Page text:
Shortly past the gate, we drove into a parking lot where many "guides" were available to help us up the clearly marked (in English) path. We followed one whose only words were, "We walk one kilometer." The sky was beginning to lighten, but it was still hard to see our footing, and our "guide" took off like a shot, carrying two large sacks in either hand. We followed him as best we could through silent woods over about 1/4 mile of shallow, irregularly-placed stone steps and then along a stony dirt path (I heard Lisa nearly biff it behind me at one point, tripping over a rock or tree root). We then came to a clearing. I looked ahead and saw the path steepen, turning into a curving staircase which went up and up to the top of a large hill. I turned to Lisa and said, "I hope we don't have to go up that way." Guess what? That's exactly where Mr. Guide led us. There were approximately 800 steps to the top. It actually wasn't too bad since we could break for rest anywhere we wanted, and the guide didn't care and never looked back. Of course, Mr. Guide made it swiftly to the top even with his sacks of hot water, coffee and snacks. As we climbed higher, we began to see one of the colored lakes come into view. Then another, and another. It was nearly dawn now and we could begin to see things come into view better and better. When the sun finally broke, it was more blinding than anything at first. Us and several tourists began taking pictures and repeating the process frequently for the next hour or so. The largest lake was a deep blue color. The next largest was black. The smallest of them was a different shade of blue than the other. Aside from the different colors, what I found impressive was the amount of earth that was expelled in order to form the lakes themselves. A whole lot of dirt and rock was blown out of each crater. Perhaps the geologists know how it happened in detail. All I know is that it was pretty damn cool. While at the top, we chatted with some of the other tourists, namely an older couple from Holland and our neighbors (at Hidayah) from the UK. We all found the views amazing. There was a brief moment of excitement when a trio of macaque monkeys made an appearance at the one and only trash can, rooting around for blackened banana peels then settling in to eat them. Just as we were all reaching for our cameras, one of the guides shooed them away. Apparently a tourist had been bitten recently, so they were taking no chances.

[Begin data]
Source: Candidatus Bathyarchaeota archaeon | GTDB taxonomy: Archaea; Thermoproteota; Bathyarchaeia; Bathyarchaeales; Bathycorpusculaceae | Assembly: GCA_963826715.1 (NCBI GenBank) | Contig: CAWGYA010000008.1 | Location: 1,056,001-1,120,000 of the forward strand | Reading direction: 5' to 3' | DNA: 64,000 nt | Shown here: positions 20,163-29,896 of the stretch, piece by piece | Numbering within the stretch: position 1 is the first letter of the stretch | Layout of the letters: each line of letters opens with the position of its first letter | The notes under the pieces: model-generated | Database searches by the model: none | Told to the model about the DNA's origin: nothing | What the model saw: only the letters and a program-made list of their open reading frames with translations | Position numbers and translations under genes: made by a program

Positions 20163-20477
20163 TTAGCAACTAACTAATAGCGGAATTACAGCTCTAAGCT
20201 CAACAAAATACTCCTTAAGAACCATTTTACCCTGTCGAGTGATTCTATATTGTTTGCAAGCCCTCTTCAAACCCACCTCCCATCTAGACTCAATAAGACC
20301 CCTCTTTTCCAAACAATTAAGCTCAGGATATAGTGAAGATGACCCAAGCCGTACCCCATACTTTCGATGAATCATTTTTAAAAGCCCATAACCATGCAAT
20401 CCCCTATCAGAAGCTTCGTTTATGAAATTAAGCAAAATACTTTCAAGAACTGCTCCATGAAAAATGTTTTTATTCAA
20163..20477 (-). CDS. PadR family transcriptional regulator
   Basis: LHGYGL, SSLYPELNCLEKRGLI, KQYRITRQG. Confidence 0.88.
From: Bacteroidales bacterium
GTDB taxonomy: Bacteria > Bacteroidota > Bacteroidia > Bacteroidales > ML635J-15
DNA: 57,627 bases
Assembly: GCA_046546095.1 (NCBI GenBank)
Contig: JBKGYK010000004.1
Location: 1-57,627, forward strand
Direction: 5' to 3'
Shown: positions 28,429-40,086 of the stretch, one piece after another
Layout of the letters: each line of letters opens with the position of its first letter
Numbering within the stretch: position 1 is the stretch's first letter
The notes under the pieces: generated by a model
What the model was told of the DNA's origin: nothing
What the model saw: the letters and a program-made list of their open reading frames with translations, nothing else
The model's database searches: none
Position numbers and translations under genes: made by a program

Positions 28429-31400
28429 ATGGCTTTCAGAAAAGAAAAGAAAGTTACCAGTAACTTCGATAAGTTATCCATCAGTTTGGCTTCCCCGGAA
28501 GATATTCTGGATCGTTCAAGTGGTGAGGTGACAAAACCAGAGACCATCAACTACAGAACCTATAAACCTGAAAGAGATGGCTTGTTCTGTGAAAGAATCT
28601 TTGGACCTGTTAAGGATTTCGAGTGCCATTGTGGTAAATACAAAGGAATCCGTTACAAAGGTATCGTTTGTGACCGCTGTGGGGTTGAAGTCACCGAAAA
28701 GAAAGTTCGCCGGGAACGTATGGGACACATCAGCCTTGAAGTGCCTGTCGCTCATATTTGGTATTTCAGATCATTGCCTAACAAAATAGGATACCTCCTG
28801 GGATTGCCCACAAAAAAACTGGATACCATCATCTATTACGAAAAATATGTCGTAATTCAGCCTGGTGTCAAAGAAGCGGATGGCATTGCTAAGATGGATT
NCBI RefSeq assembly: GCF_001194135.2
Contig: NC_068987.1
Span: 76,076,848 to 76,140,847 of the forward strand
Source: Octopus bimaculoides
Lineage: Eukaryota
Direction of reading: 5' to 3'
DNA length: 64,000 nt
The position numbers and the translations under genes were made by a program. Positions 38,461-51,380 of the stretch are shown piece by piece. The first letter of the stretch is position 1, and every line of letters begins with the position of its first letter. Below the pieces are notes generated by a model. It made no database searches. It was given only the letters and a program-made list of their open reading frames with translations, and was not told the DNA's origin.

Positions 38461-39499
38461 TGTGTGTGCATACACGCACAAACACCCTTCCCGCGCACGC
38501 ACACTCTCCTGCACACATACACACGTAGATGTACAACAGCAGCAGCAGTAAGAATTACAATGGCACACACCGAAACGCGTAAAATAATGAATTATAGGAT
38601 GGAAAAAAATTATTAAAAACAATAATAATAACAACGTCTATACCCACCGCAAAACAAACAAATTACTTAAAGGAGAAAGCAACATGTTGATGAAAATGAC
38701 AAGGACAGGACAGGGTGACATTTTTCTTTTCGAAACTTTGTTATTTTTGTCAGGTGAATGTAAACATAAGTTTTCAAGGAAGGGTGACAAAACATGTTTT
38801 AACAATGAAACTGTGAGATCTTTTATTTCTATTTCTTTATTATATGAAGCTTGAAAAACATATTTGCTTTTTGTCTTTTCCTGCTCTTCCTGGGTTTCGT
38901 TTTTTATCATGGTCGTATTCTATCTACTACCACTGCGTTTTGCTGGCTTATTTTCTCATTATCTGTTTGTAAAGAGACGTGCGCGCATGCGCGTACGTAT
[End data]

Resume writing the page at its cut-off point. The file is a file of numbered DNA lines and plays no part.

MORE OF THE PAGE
We chatted with the Dutch couple, whom we'd met at other points earlier on in the trip, all of us apparently on the same tourist circuit. We knew they had been planning to stay at the Flores Sari Hotel same as us, and asked them how their night went. Well, they said that they had done their homework ahead of time and read up on the hotel in TripAdvisor so had an idea what to expect. They found out that another tourist recently staying there had actually been electrocuted in the shower. That person listed the room number he/she stayed in. When the Dutch couple were being shown around, they said the proprietor wanted to put them in the same room, which they declined. They were very careful while there and although they had hot showers, clean towels and clean sheets, everything else was filthy. They laughed it off. They then said that they had messed up in their trip preparations and, instead of continuing on to Maumere and then flying out from there (like us), they instead had to turn around and backtrack all the way to Labuan Bajo for their homeward flight. Ugh! We couldn't imagine it. Three additional days of stomach-turning roads, seeing the same stuff all over again. However, they laughed that off too.